Hearing for Ultra's Proposed Move to Virginia Key Scheduled for November 15 UPDATED
Photo by George Martinez

Hearing for Ultra's Proposed Move to Virginia Key Scheduled for November 15 UPDATED

Update: Youssef Khamis, founder the Rapture Music Festival, which is scheduled to take place during Miami Music Week March 29 and 30, 2019, in Virginia Key Beach Park, has released a statement saying he has already signed a contract with the park for the dates Ultra hopes to secure and plans to move forward with Rapture. Read the full statement below.

After the City of Miami effectively denied Ultra Music Festival a permit to return to its longtime home at Bayfront Park in downtown, the question immediately arose: Where will it go?

Well, it seems since the September 27 decision, festival organizers have been devising a plan to move Ultra to Virginia Key Beach Park and Miami Marine Stadium. Yes, it would occupy several venues on the island between Key Biscayne and the mainland in what the fest is touting as a "new production concept which would be a natural progression into the next chapter of Ultra’s story [and] would be truly transformative."

Ultra cofounder Russell Faibisch said in a news release: "While we are, of course, excited about the current proposal, this potential partnership represents so much more than Ultra’s impact on either South Florida or on the development of an innovative production element."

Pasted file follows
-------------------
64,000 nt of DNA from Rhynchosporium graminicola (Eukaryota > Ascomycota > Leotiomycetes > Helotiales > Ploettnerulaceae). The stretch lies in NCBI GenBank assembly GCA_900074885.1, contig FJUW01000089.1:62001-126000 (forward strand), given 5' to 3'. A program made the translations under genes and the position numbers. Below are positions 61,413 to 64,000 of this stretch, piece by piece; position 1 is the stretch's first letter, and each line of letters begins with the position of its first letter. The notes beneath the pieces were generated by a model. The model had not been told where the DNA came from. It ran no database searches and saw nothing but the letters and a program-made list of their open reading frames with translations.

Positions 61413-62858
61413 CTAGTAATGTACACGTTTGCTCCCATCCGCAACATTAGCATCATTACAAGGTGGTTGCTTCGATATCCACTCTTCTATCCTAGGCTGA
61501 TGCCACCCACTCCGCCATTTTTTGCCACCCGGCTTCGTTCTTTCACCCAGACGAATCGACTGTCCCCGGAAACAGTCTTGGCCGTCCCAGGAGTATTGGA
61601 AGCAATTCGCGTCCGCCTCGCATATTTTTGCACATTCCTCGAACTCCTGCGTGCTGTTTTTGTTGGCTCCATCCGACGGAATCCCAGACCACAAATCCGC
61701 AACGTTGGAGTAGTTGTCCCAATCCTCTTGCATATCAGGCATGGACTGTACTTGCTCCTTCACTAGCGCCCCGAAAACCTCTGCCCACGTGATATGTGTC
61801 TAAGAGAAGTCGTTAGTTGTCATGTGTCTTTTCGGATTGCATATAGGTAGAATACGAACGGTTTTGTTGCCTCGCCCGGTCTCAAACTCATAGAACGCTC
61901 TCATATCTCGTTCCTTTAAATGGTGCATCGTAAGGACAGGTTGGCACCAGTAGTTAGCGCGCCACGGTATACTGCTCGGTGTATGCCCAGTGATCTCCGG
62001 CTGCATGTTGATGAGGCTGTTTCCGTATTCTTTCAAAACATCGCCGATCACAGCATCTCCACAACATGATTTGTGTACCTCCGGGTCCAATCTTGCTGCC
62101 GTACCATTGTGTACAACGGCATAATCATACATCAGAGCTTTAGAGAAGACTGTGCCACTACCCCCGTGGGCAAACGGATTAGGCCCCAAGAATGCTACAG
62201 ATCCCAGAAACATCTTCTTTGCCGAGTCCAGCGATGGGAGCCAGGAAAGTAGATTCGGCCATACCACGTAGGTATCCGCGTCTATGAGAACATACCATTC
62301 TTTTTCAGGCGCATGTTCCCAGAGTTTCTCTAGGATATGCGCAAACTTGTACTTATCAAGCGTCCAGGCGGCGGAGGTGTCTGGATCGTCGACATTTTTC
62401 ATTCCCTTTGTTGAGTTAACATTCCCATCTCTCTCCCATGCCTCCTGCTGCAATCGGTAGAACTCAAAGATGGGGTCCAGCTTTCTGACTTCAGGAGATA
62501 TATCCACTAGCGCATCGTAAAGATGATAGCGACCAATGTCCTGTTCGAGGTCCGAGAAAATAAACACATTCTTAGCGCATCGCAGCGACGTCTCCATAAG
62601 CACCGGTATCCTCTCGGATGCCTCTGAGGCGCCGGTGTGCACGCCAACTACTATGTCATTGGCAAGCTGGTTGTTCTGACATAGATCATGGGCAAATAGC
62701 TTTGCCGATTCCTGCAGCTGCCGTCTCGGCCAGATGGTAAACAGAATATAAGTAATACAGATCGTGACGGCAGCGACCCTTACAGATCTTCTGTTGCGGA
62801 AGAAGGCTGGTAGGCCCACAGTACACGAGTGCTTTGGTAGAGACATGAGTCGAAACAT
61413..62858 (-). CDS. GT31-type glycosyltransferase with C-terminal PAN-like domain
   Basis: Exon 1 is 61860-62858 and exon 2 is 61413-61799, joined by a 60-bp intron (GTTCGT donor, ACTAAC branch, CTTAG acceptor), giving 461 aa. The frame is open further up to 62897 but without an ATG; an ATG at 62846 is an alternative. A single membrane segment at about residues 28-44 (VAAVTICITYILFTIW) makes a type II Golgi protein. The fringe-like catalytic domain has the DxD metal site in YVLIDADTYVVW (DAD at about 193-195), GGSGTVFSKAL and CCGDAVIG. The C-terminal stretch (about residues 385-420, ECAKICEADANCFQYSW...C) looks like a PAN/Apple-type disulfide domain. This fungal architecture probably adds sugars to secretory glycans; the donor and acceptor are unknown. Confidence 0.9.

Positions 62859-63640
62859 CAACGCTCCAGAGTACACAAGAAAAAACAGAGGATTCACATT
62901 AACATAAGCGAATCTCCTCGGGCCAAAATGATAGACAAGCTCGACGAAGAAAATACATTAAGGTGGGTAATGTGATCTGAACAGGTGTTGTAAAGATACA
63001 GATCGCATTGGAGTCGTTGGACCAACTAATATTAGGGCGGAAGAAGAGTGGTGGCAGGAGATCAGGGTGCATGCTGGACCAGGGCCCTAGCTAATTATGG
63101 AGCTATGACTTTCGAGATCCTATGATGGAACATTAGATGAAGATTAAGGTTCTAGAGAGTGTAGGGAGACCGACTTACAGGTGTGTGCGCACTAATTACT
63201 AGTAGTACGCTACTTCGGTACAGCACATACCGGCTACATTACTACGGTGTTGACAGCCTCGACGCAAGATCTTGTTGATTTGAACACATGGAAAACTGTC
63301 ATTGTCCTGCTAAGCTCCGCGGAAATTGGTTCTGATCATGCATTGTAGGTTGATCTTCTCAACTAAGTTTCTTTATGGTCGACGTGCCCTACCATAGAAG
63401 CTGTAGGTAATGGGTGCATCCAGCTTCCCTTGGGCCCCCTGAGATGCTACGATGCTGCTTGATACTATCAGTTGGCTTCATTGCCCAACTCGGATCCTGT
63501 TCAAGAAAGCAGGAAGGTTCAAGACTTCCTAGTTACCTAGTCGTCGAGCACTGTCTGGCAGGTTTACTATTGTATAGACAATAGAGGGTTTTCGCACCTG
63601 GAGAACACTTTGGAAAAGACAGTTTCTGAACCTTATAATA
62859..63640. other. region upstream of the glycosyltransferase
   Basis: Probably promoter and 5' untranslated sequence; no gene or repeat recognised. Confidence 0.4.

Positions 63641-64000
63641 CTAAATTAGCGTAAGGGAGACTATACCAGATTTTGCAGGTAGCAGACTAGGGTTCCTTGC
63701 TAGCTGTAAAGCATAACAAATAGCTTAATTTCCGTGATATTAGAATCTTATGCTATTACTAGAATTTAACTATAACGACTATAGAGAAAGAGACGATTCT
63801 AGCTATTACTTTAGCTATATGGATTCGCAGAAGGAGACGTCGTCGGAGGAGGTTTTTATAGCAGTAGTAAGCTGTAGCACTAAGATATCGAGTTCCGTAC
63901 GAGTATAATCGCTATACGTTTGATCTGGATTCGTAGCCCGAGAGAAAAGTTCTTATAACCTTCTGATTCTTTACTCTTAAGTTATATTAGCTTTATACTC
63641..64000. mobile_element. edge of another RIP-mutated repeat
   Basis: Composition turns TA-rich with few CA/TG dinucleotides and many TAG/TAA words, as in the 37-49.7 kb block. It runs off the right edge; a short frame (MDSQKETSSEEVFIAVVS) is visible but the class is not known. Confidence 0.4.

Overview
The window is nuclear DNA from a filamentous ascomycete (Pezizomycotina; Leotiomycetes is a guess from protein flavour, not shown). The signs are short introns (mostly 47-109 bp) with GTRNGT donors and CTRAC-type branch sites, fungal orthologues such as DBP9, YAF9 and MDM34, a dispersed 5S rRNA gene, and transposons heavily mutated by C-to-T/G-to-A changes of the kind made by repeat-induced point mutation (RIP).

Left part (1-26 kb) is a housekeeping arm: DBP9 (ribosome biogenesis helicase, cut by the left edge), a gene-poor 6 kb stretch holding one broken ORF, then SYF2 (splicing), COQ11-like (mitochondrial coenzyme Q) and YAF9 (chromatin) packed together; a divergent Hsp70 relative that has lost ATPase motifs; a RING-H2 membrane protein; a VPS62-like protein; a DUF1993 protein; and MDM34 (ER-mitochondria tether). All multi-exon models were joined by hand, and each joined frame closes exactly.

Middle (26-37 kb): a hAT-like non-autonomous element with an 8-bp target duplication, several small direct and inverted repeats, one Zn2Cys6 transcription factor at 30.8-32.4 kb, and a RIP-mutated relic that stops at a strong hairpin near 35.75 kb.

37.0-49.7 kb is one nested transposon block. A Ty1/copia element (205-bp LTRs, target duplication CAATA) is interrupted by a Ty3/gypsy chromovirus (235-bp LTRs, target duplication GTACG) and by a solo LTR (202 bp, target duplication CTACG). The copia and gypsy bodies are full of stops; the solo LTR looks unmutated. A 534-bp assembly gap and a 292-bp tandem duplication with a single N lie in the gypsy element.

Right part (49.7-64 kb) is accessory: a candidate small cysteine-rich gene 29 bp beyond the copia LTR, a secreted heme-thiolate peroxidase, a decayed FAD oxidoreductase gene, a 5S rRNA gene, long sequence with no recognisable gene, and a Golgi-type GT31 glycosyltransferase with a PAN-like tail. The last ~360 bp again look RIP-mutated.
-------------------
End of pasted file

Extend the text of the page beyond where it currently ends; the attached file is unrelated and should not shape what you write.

The site has many advantages for the festival, including a location far from residential buildings. This would free Ultra from the criticism it's received from downtown residents who have complained about noise. Ultra also hopes to prove to Commissioner Keon Hardemon — who has criticized festival management for ignoring his predominantly black district — that it's an asset to the city. Ultra plans to assist in constructing an African-American museum in Virginia Key Beach Park. (Virginia Key Beach was Miami's black beach during the Jim Crow era.)

"This particular proposal was driven equally by our sense of corporate social responsibility,” Faibisch said. “Our vision, with the assistance of environmentalists and other stakeholders, is to become the standard bearer in reducing environmental impact in the festival space."

The environmental impact will surely be Ultra's biggest hurdle. The festival will have to convince local activists that trash won't end up in the water and affect protected habitats nearby. There's also the issue of traffic congestion, which Key Biscayne residents have often decried during major events on the islands. (The Rickenbacker Causeway is the only road connecting Virginia Key and Key Biscayne to the mainland.)

Another obstacle in Ultra's plans is the Rapture Music Festival, scheduled to take place March 29 and 30, 2019. According to founder Youssef Khamis, Rapture has already inked a deal with the venue. "We have a signed contract with Historic Virginia Key Beach Park dating back to March 2018 for March 29 and March 30, 2019. We're very much looking forward to returning to this beautiful beachside setting for our third edition."

The Miami Commission is set to hear Ultra's proposal November 15.

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